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Assessment of severe back pain by GP and emergency department (07HDC14539)

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(07HDC14539, 12 December 2008)

Public hospital ~ District health board ~ Emergency department ~ General practitioner ~ House officer ~ Spinal abscess ~ Standard of care ~ Hospital overcrowding ~ Right 4(1)

A 25-year-old man presented to a rural physiotherapy clinic with back pain following an injury sustained while he was working on a farm. Over the following eight days, his back pain increased despite treatment provided by the physiotherapy clinic and his general practitioner, and he returned to the physiotherapy clinic in severe pain. He was prescribed alternative pain relief and an anti-nausea drug.

Shortly after this consultation, the man's partner persuaded him to travel to a large city hospital's emergency department for a second opinion. They arrived at the emergency department at 3.50pm.

The man was assessed by a senior nurse, who gave him medication for pain and nausea at 4.30pm.  At 5.25pm he was seen by a second-year house officer, who reviewed the nursing notes and examined him. Because the medication provided at 4.30pm had not relieved his pain, the house officer discussed his symptoms and treatment options with the emergency medicine consultant, who suggested giving the man intramuscular morphine, which was administered at 6pm. The man was advised about regular pain relief and told to return to the emergency department if there were any further concerns. The man returned home, where his condition deteriorated, and he died at about 7am the following day. A post-mortem conducted three days later by a forensic pathologist showed that the man died as a result of overwhelming sepsis from an untreated spinal abscess.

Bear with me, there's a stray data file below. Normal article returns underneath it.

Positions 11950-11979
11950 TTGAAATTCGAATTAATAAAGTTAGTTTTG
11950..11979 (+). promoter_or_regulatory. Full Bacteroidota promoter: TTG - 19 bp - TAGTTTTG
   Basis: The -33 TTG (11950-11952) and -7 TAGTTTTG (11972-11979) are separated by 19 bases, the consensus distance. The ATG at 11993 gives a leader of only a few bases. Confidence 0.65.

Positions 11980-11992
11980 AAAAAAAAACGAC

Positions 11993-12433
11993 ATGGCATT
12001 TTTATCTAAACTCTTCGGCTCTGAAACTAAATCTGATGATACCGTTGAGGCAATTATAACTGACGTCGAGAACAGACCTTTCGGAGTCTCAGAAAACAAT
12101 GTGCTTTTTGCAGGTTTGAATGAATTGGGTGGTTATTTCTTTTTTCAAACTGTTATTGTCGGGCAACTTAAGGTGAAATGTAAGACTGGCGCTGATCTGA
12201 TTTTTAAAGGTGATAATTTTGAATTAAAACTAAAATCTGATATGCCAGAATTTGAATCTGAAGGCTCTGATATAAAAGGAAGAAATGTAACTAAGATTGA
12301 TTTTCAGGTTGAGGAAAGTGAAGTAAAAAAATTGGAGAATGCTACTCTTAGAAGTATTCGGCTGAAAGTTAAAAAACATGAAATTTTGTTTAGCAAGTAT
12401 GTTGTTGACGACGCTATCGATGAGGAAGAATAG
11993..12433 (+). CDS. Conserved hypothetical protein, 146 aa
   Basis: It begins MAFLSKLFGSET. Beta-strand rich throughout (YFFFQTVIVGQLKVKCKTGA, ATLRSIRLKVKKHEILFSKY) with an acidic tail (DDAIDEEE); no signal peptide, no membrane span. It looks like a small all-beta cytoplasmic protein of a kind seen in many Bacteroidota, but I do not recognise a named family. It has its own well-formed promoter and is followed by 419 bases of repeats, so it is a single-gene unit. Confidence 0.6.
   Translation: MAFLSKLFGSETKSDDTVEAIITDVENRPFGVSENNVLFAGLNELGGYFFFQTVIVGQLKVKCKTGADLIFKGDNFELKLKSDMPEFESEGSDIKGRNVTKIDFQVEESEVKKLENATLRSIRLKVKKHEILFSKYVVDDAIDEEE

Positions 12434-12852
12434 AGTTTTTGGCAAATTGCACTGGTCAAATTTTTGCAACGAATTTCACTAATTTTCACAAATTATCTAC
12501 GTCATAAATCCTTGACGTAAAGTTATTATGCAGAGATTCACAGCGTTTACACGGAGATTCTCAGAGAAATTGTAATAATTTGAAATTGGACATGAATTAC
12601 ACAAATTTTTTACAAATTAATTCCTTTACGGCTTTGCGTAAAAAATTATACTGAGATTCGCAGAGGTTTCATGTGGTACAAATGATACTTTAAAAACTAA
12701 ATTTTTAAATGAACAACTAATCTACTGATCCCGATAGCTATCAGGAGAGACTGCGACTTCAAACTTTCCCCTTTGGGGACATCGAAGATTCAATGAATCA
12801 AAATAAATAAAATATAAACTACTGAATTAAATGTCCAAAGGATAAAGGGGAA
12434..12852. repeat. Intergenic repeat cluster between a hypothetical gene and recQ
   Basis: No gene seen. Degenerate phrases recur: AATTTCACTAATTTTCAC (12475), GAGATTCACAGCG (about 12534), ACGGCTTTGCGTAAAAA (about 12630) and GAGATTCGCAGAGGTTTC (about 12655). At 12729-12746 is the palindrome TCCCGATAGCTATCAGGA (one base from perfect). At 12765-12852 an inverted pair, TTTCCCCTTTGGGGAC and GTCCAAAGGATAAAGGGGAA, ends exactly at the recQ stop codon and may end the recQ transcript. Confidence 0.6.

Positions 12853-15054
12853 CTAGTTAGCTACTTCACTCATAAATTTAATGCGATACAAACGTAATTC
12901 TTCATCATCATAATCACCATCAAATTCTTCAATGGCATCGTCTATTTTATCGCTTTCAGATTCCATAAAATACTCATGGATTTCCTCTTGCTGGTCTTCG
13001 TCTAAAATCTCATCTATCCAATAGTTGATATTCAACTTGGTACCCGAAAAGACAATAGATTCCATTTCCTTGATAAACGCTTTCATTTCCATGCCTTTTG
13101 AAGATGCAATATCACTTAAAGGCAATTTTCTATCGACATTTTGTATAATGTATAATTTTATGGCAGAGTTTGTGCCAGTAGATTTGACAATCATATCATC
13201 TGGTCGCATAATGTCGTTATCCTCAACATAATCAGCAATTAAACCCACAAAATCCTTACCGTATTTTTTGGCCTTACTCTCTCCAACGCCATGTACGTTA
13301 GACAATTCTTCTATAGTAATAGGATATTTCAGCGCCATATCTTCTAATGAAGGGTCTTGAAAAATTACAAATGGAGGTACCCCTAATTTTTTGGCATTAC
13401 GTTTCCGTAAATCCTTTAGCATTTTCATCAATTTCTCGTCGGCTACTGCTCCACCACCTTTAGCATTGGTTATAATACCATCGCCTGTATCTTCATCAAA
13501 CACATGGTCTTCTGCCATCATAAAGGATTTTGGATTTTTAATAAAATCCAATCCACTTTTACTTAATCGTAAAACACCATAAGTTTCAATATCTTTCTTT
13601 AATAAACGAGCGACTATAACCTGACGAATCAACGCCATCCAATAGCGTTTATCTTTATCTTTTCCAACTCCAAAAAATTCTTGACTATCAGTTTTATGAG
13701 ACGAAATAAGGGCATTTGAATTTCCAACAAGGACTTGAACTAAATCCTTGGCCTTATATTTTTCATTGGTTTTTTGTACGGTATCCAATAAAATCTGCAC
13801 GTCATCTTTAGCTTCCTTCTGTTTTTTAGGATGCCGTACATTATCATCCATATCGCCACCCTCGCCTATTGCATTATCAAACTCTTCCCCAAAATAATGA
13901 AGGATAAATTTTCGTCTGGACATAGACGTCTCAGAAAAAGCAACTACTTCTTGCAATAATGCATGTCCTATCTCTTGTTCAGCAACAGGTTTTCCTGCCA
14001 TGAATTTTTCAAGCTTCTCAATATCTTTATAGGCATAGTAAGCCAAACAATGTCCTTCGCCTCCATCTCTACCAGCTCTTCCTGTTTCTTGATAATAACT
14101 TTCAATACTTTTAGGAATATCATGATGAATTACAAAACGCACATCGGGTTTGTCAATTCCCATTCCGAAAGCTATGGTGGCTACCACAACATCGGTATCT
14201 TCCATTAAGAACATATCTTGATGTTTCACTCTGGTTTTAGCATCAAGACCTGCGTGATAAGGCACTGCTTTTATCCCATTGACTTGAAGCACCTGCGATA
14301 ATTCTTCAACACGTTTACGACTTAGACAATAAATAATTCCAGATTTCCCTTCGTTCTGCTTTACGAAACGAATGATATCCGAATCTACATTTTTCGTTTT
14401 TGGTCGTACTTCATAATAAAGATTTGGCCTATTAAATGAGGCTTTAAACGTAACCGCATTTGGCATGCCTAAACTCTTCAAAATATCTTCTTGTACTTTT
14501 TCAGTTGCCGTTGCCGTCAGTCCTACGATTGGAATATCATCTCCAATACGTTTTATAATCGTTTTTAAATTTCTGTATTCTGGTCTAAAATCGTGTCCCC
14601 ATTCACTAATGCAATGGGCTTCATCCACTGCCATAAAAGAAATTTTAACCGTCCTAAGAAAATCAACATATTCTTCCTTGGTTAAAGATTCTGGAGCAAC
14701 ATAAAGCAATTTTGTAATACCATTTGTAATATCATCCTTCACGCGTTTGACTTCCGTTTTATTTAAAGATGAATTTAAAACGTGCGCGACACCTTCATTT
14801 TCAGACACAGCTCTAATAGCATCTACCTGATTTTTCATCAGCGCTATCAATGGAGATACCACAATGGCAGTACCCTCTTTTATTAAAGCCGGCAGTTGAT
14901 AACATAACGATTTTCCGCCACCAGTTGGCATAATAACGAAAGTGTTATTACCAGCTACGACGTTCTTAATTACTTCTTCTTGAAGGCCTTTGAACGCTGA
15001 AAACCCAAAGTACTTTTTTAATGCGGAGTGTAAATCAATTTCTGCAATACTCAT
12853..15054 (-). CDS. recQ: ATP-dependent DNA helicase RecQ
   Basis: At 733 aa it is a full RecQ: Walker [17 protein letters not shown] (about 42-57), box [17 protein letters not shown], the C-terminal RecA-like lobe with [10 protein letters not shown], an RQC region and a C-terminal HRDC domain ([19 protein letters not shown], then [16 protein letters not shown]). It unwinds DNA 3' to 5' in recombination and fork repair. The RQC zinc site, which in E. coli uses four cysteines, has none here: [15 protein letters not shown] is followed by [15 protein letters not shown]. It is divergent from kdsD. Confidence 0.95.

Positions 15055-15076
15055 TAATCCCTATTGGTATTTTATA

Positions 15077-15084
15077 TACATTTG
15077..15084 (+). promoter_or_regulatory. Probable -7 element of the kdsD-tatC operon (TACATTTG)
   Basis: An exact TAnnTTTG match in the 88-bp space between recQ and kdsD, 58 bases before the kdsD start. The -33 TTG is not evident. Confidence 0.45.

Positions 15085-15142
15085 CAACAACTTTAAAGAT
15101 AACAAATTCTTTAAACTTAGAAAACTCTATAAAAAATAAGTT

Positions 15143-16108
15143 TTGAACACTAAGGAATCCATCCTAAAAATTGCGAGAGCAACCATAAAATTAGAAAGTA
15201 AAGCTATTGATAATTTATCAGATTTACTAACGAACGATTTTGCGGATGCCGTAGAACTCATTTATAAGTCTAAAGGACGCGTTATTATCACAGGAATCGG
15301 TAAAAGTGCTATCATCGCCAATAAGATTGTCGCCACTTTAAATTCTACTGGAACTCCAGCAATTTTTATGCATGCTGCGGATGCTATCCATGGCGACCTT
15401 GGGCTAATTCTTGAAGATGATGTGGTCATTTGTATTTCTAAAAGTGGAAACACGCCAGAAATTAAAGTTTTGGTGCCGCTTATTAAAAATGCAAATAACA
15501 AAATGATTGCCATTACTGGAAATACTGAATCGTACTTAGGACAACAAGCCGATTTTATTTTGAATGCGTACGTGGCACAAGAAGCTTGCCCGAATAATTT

It was held that the public hospital failed to provide services of an appropriate standard by failing to adequately resource the emergency department, and failing to ensure appropriate supervision and effective guidance for staff, and an adequate documentation and discharge process. In these circumstances, the public hospital breached Right 4(1).

The care provided by the general practitioner and the house officer did not breach the Code.

This case highlights the threat that overcrowding poses to patient safety. Overcrowding does not excuse substandard care.

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